By New Times
By Derek Askey
By Mark Deming
By Serene Dominic
By Jason Keil
By Robrt L. Pela and Amy Silverman
By Jeff Moses
By Serene Dominic
"Uh, actually, I was pretty wasted during most of the recording sessions," Peeler adds sheepishly.
"Me too," seconds Lersch.
"Really?" Minnix says, sounding genuinely surprised. And impressed. "Okay, it's the first album I've done completely sober."
"The first album, Larry Elyea [producer/engineer at Mind's Eye Digital, where the group has recorded every album] had to talk us into doing," Peeler says. "He said, 'You guys do all your preproduction,' and we're like, 'Well yeah, uhhh, we've played all the songs before, if that's what you mean.' We had no idea what preproduction was."
They know about preproduction, now, and according to Bendiksen, they've done more than learn. They've grown into something great. "They've been able to create a sound that's not like anyone else. You can pick out influences yes, Primus, you even hear some Beatles in there, but it comes out sounding like Fred Green. And in an industry where everyone's looking for the next Coldplay or Dave Matthews copycats, Fred Green is the real deal."
To ensure they sounded like the real deal, the album was mixed by Jason Corsaro, who's mixed, produced or engineered Duran Duran, Soundgarden, Public Image Ltd., and Bootsy Collins, four acts that have probably never even been in the same sentence until now. Plus, they employed the mastering genius of Bob Ludwig on two of the new album's most commercial tracks, "Every Little Thing" and "Today."
Minnix recalls going to Ludwig's house in Portland, Maine, to master with the master. "He was a super nice guy. And his house was unreal. I'd never seen so many gold records in my life. Every room was ingrained with them, and there were Grammys just sitting everywhere. When I got there, Bob was getting off the phone with Carly Simon and in his office he had the work orders lined up. Donald Fagen . . . Fred Green . . . Nirvana . . ." Minnix shakes his head.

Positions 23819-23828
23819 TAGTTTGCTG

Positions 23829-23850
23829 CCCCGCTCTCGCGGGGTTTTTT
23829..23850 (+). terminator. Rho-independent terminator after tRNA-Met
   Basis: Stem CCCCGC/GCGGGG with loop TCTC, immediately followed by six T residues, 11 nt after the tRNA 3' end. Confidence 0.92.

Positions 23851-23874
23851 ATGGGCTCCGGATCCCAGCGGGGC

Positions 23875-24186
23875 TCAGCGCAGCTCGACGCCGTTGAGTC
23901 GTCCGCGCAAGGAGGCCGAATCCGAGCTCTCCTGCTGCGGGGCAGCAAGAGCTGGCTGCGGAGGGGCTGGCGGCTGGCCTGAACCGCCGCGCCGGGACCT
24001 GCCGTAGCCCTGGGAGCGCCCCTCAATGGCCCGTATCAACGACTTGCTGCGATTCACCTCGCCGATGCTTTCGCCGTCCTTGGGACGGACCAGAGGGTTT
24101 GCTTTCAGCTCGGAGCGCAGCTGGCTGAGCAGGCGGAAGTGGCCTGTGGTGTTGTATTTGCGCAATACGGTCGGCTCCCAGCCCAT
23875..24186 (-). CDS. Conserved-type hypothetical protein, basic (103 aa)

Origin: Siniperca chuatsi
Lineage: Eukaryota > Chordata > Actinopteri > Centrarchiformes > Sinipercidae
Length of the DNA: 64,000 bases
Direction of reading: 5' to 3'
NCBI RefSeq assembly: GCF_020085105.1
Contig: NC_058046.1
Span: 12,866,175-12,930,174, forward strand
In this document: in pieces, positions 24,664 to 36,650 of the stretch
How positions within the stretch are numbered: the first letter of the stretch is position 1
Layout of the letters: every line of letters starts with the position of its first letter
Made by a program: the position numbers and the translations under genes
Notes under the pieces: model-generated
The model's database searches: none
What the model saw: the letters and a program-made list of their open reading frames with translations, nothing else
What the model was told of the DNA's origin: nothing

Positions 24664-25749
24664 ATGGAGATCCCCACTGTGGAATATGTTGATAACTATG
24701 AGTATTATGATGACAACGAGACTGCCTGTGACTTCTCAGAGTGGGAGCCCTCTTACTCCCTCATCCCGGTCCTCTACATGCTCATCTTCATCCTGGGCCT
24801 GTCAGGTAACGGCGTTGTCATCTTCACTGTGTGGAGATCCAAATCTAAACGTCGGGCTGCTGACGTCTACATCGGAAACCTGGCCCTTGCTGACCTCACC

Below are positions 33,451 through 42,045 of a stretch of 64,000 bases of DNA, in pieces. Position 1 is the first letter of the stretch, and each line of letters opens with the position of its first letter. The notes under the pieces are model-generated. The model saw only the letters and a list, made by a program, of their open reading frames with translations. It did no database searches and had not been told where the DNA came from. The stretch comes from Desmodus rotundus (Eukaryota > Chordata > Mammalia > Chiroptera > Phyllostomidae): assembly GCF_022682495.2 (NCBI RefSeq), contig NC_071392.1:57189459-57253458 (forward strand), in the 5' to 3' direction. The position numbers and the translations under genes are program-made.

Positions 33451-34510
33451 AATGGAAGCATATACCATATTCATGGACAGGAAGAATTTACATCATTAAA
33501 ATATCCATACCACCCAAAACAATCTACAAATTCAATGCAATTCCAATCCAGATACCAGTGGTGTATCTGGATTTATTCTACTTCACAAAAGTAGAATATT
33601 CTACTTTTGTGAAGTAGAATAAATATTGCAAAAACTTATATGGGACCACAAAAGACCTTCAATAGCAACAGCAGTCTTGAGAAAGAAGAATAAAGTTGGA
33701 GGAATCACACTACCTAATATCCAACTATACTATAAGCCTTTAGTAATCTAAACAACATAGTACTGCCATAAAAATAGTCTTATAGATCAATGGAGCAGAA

That Fred Green has a "radio-friendly" album at a time when the word is practically an oxymoron doesn't seem to be too much of a concern. They're concentrating on the six markets where the band already has lots of support, like Denver and South Dakota, and slowly building a buzz, via local radio, on what Bendiksen calls a whistle-stop campaign.
And Fred Green is a band that can create a grassroots buzz (no marijuana jokes, please). How else can you explain the guy in Eugene who was dumpster-diving with his kid, found a Fred Green CD atop the debris and subsequently turned about 150 Oregonians onto the group?
"That's our alternate marketing strategy," Minnix says, laughing. "We're going to throw out one Fred Green CD in every city. Just make sure it's at the top of the dumpster."